I have some questions regarding my Irish divorce settlement from 1999. The family home was to be sold in 2004. My ex-spouse didn't want to sell in 2004 and I agreed with her that she continue to live there in exchange for a cessation of maintenance. She is now in financial difficulties and is seeking to alter the de facto position. I can supply more details in a follow up message.
I have a solicitor (who is yet to give me advice) but I would like a second opinion.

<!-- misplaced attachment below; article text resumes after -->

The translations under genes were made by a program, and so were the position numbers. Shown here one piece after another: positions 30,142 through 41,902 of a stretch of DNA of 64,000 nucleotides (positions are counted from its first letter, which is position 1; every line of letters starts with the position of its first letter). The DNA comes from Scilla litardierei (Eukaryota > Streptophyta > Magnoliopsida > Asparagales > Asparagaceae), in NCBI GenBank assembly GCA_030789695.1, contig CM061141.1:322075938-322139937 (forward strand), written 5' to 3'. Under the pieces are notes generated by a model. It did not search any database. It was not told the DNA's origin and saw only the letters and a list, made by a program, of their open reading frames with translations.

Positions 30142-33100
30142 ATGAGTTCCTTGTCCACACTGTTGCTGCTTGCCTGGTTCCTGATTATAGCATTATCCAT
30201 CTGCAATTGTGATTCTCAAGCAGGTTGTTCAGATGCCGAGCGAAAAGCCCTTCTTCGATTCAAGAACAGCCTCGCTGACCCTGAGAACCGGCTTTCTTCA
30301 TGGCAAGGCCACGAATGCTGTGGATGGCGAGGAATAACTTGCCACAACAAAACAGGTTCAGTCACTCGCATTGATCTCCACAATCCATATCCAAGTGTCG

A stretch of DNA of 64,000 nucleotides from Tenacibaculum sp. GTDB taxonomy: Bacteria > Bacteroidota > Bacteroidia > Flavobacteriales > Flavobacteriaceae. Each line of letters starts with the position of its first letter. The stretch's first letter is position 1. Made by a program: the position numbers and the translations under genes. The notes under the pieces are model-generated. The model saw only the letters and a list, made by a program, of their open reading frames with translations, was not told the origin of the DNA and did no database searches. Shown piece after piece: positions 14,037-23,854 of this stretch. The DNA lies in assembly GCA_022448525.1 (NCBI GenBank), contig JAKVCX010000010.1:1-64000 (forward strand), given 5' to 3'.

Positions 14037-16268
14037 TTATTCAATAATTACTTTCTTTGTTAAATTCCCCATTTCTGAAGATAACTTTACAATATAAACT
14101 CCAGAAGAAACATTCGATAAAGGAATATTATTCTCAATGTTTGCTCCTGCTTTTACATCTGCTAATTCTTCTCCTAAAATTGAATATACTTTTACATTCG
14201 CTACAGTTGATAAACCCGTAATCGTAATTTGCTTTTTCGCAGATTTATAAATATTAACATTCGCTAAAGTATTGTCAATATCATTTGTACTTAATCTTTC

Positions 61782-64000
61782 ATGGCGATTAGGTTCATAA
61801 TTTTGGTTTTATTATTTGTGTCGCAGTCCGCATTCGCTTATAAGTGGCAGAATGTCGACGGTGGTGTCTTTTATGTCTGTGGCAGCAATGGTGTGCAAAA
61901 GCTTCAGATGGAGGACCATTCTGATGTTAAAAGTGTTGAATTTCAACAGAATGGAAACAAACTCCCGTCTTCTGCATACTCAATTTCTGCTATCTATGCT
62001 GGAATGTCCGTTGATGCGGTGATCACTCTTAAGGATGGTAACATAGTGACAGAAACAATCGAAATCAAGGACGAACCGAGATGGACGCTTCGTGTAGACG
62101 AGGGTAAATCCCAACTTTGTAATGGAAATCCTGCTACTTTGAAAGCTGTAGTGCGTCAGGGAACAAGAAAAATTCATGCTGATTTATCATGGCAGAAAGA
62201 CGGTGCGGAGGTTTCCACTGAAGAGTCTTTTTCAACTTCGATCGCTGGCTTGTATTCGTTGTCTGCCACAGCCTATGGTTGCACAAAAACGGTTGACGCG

1. You have to be very careful with an irish divorce settlement. This is because Irish divorce law allows a spouse to come back for a second bite at the cherry if there has been a material alteration in financial circumstances, or a change in their respective financial situations. Here, where your ex spouse is in financial difficulties, it opens the potential for her seeking to get the court to make "more" provision for her from the marital assets, or if you have made a lot of money in the interim, she can make a claim to that. Accordingly, be aware that she has one more opportunity to alter the de facto position. To date the cases in this area, have involved situations where the husband has gotten more money due to some change in his financial circumstances, with the result the wife comes back for "more". However, it applies equally where one spouse is in financial difficulties.